Pizzazz and performance will offer their usual allure as the Philadelphia Auto Show opens Saturday at the Convention Center for its nine-day run. Acres of autos - about 700 vehicles from 40 brands - are on display, including "concept cars" and exotic Ferraris and Lamborghinis that ordinary drivers rarely get to touch.
But many show-goers will be wowed this year by developments less visible than shiny sheet metal or powerful, fuel-efficient engines under the hood. Sophisticated safety systems and integrated "infotainment" controls designed to lessen driver distraction are increasingly front and center at the car show.
"Now it's almost assumed that the cars are mechanically correct, and it's the technology that presents the great challenge," Auto Show chairman Don Franks said before the opening of the show, which each year draws about 250,000 people to Center City in midwinter.
Franks, president of Montgomeryville's J.L. Freed Honda, said the show's sweet spot remains its ability to let car lovers see the amazing along with the everyday.
"It allows you to dream a bit, and it also allows you to see what may be your next car," he said during a media preview Friday, to be followed Friday night by a $225-a-person black-tie gala that benefits Children's Hospital of Philadelphia.
For many, one of the defining aspects of that "next car" may be the mainstreaming of high-tech features that make older vehicles seem, well, like an old-fashioned flip phone - the unsmart kind that won't synchronize with systems such as Ford's new Sync 3 or Honda's HondaLink, which can put vehicle features and smartphone apps under a driver's voice control.
Crash-protection data from the Insurance Institute for Highway Safety even shows up in some of the displays.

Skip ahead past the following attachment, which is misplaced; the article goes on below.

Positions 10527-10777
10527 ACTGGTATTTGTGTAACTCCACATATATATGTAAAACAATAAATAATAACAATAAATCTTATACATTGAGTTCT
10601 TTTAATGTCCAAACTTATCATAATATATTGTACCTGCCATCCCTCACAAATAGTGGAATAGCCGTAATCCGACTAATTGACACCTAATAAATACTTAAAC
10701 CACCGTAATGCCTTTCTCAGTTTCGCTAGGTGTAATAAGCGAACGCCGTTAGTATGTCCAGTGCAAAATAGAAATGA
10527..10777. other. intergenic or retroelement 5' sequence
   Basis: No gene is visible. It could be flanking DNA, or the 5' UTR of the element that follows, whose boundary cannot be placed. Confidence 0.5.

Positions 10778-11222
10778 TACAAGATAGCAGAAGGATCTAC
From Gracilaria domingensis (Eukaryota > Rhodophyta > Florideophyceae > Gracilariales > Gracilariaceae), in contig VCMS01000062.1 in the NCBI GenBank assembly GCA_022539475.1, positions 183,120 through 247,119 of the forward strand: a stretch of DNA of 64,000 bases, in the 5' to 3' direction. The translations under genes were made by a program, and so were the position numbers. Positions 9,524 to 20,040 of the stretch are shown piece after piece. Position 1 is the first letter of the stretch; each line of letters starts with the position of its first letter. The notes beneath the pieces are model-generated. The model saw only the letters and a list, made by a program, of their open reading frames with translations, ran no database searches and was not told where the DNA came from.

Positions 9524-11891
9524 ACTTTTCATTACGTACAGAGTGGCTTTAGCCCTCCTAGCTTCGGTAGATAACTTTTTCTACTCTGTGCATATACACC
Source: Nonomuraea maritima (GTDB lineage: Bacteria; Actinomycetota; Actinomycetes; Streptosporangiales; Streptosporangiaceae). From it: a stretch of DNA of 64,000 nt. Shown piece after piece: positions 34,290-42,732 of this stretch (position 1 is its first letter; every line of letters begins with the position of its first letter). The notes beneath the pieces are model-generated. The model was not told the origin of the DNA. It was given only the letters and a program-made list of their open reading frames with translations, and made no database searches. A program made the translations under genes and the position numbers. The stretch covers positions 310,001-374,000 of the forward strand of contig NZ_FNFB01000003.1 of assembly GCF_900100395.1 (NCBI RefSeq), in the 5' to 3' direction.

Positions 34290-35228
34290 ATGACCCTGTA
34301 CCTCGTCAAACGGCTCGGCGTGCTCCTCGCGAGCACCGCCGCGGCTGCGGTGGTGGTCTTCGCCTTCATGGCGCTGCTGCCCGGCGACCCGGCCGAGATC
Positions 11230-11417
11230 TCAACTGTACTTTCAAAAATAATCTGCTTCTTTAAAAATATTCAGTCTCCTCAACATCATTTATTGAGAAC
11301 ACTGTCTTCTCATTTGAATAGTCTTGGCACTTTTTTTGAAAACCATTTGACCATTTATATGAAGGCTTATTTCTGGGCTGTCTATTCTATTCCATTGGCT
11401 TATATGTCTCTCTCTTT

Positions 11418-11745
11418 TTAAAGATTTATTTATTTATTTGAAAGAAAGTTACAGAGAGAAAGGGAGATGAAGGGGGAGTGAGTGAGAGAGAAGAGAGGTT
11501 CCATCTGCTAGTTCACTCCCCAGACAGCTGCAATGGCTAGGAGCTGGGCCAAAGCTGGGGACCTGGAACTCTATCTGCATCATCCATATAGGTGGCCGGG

Subaru, for example, is showing off its EyeSight driver-assist system, and touting its success in IIHS comparisons. Available on some Forester, Legacy, and Outback models, it includes adaptive cruise control that adjusts to the speed of the vehicle you're following, lane-departure warning, and brakes that self-activate to avoid a front-end collision.
Lack eyes in the back of your head? Subaru has one-upped the now-widespread rear-facing cameras with a "Rear Vehicle Detection System" that it says can help avoid accidents caused by blind spots or cross traffic, and ensure safer lane changes.
"IIHS says we have the best crash avoidance on the market right now" in a mainstream vehicle, said Ted Dicks, a product specialist for Cherry Hill-based Subaru of America.
Growing evidence that some innovations, particularly automatic braking, offer real safety advantages is clearly helping to push them down-market.
Some models of the Toyota Camry, redesigned for 2015, offer a radar-based collision-avoidance system that "can apply up to 100 percent of braking," said Toyota product specialist Ron Williams. A similar system had been offered on Toyota Avalon sedans and Sienna minivans, and on cars from Lexus, Toyota's luxury brand.
Steve Randall, Ford's Philadelphia marketing manager, said the automaker sees itself as "not just a product company but a mobility company," and also is pursuing innovations aimed at addressing urban congestion - much of it caused by drivers' search for parking.
Ford's answers for the future include concepts such as parking-locator apps, driverless vehicles, and even ride-sharing. At the Auto Show, you can see its "enhanced parking assistance" on vehicles such as the new 2015 Edge crossover.
Not only will it help you parallel park your car, it will even guide you into a perpendicular space, and help you back out by warning of cross traffic.
Philadelphia Auto Show
Saturday through Feb. 8 at the Convention Center, 1100 Arch St.
Hours: Saturdays, 9 a.m. to 10 p.m.; Sunday, 9 a.m. to 6 p.m.; weekdays, noon to 10 p.m.; Feb. 8, 9 a.m. to 8 p.m.
Tickets: Adults, $13; seniors (weekdays only) and children 7-12, $6; children 6 and under, free.